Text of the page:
Emergency legislation

Lord Norton

The Banking (Special Provisions) Bill – the Bill to nationalise Northern Rock – is being rushed through both Houses. The Government regard it as emergency legislation, hence the perceived need to get it passed within three days. In order to enable it to be passed quickly, its provisions are drawn in general terms – that, is it not a Bill for the specific purpose of nationalising Northern Rock. Had it been confined to Northern Rock, it would be a hybrid Bill (a public bill that affects the interests of one party in a way that differs from others in the same category) and thus subject to the hybrid Bill procedure, a potentially lengthy process because it enables petitions to be lodged and for objectors to be represented by counsel.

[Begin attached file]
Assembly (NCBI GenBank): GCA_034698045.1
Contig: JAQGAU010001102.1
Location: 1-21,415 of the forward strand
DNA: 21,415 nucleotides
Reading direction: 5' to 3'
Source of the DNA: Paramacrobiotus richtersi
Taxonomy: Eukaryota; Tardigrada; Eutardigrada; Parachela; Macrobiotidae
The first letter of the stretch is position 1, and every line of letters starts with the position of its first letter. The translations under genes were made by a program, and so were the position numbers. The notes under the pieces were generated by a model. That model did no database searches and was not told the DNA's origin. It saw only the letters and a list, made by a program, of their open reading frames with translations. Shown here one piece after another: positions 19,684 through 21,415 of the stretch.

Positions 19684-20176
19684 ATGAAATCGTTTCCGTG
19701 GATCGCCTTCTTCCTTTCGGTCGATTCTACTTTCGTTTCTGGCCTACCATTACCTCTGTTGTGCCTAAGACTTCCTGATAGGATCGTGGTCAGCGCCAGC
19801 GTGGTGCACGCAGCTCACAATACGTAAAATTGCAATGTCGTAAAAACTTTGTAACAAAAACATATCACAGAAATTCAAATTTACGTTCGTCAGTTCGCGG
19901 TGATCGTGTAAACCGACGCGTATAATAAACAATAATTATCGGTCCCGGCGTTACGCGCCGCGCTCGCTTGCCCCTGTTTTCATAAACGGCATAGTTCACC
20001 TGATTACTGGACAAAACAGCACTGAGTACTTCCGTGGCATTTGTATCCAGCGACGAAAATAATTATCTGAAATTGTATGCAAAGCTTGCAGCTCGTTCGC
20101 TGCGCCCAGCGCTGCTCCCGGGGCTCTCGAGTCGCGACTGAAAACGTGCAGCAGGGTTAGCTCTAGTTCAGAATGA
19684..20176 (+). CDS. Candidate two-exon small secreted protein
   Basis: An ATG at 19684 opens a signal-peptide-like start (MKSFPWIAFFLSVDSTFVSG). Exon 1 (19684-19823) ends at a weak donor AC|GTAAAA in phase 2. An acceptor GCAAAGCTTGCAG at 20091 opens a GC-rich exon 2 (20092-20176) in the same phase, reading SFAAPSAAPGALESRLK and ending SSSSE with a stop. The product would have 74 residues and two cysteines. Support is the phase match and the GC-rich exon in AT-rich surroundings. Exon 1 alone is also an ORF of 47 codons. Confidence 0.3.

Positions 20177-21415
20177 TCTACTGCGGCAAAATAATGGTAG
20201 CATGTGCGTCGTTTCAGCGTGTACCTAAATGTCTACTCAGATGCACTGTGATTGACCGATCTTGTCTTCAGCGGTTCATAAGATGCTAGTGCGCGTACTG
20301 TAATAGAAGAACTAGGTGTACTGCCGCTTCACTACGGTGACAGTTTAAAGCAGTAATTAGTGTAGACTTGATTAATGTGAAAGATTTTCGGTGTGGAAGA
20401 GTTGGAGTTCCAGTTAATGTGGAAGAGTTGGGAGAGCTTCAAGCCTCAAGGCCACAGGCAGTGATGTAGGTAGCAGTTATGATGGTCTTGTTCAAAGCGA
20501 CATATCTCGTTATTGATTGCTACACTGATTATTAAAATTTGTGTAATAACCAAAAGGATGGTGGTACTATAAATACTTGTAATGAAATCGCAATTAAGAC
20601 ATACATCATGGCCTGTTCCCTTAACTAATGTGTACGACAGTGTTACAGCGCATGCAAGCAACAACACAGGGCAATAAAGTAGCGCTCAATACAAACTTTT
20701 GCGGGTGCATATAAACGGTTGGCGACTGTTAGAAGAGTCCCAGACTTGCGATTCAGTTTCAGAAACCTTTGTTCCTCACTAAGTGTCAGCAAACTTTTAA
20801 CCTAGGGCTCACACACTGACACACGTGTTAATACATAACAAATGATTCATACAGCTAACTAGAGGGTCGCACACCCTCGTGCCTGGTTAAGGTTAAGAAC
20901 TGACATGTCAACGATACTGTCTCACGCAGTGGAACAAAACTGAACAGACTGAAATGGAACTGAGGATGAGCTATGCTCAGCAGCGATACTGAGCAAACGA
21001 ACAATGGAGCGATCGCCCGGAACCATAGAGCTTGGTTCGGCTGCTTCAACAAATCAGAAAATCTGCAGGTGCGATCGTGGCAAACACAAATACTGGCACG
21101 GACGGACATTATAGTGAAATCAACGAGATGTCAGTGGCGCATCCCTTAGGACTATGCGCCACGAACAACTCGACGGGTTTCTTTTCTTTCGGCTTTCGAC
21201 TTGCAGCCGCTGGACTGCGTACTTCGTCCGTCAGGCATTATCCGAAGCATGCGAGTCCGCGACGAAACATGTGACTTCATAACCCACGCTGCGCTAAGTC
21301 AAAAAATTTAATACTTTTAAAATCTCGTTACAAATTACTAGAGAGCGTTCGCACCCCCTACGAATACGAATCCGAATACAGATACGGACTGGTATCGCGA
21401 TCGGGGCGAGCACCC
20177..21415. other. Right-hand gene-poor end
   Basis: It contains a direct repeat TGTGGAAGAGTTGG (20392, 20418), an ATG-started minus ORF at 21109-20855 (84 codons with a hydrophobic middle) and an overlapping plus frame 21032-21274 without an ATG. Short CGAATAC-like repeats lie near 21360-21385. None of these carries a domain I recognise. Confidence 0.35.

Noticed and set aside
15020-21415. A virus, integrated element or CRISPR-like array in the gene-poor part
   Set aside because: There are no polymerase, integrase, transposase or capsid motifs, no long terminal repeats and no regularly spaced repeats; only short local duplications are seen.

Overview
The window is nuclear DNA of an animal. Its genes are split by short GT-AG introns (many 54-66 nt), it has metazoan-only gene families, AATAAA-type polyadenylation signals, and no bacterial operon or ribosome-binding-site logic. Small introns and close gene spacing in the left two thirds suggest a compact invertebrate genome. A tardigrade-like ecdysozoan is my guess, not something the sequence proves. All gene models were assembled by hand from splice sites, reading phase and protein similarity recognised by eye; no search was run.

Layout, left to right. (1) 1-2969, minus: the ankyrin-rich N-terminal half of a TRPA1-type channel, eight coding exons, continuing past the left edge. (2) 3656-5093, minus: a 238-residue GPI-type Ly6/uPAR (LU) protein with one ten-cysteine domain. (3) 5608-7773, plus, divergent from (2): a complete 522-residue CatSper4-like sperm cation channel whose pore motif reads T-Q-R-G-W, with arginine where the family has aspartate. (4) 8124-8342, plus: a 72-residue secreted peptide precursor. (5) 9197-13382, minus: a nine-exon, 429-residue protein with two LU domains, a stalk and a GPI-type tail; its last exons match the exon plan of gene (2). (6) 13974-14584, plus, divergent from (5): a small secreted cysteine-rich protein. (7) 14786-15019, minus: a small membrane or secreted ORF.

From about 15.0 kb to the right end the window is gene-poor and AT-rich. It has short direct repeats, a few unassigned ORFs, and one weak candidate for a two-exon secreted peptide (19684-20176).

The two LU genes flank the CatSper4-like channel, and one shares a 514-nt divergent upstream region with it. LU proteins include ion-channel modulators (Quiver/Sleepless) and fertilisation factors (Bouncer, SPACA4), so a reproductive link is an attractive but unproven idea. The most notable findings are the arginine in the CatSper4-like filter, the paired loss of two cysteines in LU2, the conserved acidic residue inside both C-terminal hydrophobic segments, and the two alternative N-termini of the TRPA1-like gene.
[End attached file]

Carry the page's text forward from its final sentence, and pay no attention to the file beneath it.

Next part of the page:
The passage of the Bill raises important questions about emergency legislation. There is a particular question about this Bill, as to whether it actually requires to be treated as a matter of urgency. More generally, it raises the question as to how Parliament deals with emergency measures. The history of rushing Bills through is not a glorious one – ranging from the initial Official Secrets Act through to the Dangerous Dogs Act – and there may be a case for Parliament standing back and considering whether it needs to introduce specific procedures for such measures and/or whether there should be a convention that any Bill passed under expedited procedures should be subject to a one-year sunset clause: i.e. it ceases to have effect after one-year. There is a sunset clause in the Banking Bill and perhaps this should be a standard feature of all emergency legislation. If such a measure needs renewing, Parliament would be able to consider it in more details when a Bill to extend its life was brought forward.